"Save the hoofbeats of Balder's steed, there is no sound at all in Nordrealm as Balder the Brave rides forth into the day, to assume the mantle of Liege Lord of the golden Realm of Asgard. And at night, the only sound is that of of the rain softly falling within Karnilla's chambers." With that, Balder rides off directly into Thor #367 (but I'm reading these slightly out of publication order, as I explained in an earlier post). the issue ends with a double-page pin-up of Balder, Karniall, Agnar, and the entire cast of the mini-series.

    And that's the end of Balder the Brave. Sorry it's been all summary on my part and little commentary... 'cept to say the entire series was drawn by Walt Simonson's designated fill-in artist, Sal Buscema. Sal's work on Thor is somewhat different from most of his other work (perhaps because he's inking himself). I remember at the time Sal commenting that his work on Balder/Thor best represents his "own style." He also ponied out that he never draws the covers of the books he pencils, but I don't remmeber why. Does anyone know?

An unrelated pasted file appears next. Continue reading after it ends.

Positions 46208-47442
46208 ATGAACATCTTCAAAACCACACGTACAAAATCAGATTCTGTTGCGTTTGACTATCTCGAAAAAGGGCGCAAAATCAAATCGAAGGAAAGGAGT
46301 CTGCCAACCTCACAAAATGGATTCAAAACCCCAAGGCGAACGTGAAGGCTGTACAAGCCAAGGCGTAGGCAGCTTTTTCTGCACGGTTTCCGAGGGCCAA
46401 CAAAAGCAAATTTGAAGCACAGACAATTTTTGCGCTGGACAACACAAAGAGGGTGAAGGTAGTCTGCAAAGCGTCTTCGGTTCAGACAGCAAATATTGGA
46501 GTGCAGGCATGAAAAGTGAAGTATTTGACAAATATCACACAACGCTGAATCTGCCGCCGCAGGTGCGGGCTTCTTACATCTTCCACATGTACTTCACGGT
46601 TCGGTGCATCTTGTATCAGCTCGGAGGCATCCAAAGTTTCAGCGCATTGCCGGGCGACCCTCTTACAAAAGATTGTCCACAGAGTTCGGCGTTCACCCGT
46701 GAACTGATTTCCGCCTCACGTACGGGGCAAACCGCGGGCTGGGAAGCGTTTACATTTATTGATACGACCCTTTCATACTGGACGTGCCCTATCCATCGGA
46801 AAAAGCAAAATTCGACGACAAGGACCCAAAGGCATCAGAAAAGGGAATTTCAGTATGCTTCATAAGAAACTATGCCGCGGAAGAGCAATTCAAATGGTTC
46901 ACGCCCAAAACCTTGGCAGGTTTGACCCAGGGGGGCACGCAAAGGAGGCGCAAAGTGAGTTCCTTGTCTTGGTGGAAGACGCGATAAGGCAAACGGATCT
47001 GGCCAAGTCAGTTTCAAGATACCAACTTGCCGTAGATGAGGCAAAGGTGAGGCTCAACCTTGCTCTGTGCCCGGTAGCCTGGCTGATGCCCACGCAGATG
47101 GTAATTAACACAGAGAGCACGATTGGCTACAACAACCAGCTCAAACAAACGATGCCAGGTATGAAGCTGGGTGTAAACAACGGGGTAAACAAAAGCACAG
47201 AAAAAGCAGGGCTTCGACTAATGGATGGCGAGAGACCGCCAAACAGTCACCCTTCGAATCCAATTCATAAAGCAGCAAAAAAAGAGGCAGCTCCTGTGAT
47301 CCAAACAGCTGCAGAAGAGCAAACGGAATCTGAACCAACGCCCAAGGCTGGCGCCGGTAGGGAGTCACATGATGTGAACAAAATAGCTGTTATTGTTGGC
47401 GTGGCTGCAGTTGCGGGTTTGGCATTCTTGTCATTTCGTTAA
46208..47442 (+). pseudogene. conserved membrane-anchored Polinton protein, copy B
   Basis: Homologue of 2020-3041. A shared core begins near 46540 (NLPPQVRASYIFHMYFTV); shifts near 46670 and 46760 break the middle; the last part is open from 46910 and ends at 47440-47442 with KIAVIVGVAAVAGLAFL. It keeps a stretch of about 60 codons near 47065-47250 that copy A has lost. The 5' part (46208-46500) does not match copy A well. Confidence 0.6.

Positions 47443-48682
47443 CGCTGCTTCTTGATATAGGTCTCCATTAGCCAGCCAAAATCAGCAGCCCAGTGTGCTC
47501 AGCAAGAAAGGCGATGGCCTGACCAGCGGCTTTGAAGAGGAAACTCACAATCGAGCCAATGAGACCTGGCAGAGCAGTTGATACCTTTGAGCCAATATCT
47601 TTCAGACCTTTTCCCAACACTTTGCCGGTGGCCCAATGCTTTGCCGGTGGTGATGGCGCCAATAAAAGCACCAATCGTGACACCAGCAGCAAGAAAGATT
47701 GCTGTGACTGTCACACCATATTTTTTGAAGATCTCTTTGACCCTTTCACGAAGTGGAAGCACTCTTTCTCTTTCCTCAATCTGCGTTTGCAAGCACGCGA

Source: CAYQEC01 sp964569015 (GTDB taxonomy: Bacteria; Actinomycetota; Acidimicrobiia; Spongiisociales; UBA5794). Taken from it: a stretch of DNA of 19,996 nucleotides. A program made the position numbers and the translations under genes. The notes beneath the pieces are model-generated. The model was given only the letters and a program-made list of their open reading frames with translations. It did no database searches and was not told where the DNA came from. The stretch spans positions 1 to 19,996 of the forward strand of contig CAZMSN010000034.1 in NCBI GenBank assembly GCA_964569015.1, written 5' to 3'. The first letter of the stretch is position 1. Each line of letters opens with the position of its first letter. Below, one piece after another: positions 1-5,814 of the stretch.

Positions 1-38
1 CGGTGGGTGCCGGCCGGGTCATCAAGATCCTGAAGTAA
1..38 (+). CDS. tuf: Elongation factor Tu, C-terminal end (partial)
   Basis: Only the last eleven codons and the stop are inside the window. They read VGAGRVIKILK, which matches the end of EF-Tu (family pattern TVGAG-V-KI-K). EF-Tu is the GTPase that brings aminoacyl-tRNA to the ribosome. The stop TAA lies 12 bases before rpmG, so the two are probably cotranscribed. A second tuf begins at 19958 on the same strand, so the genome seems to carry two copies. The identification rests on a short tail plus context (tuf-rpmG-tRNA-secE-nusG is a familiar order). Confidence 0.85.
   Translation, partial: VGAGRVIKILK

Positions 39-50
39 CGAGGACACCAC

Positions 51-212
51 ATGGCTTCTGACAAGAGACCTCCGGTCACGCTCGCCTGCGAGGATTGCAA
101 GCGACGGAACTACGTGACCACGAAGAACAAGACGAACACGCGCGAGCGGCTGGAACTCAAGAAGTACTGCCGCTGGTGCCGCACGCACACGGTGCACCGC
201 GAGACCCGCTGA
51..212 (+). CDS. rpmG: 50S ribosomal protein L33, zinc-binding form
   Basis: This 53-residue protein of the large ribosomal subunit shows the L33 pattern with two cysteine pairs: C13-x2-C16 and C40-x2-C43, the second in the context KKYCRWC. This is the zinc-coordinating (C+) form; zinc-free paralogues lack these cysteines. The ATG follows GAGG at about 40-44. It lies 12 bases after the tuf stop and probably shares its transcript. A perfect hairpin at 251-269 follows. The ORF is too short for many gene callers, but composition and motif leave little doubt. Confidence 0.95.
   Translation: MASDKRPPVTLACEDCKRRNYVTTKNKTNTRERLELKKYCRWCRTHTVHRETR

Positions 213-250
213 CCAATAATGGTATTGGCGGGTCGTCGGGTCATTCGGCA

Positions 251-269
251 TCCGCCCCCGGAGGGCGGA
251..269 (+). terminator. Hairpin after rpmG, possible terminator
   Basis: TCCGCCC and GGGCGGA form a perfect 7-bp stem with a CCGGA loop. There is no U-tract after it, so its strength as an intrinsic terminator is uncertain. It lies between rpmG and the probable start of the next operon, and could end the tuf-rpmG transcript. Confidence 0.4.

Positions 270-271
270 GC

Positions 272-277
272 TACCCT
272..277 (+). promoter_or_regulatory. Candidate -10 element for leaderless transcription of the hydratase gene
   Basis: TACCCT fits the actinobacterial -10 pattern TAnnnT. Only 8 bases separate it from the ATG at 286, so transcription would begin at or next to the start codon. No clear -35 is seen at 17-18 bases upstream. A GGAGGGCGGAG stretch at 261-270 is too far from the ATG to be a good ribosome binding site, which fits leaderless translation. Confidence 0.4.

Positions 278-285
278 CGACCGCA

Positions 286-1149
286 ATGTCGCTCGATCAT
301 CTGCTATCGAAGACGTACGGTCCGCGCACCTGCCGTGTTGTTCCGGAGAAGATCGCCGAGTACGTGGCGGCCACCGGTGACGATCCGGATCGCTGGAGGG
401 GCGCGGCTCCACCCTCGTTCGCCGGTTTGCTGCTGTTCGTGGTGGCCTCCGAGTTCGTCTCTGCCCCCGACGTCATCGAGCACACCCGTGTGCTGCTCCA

Tomorrow I'll be back with Thor #363 and the crossover with Secret Wars II (ugh).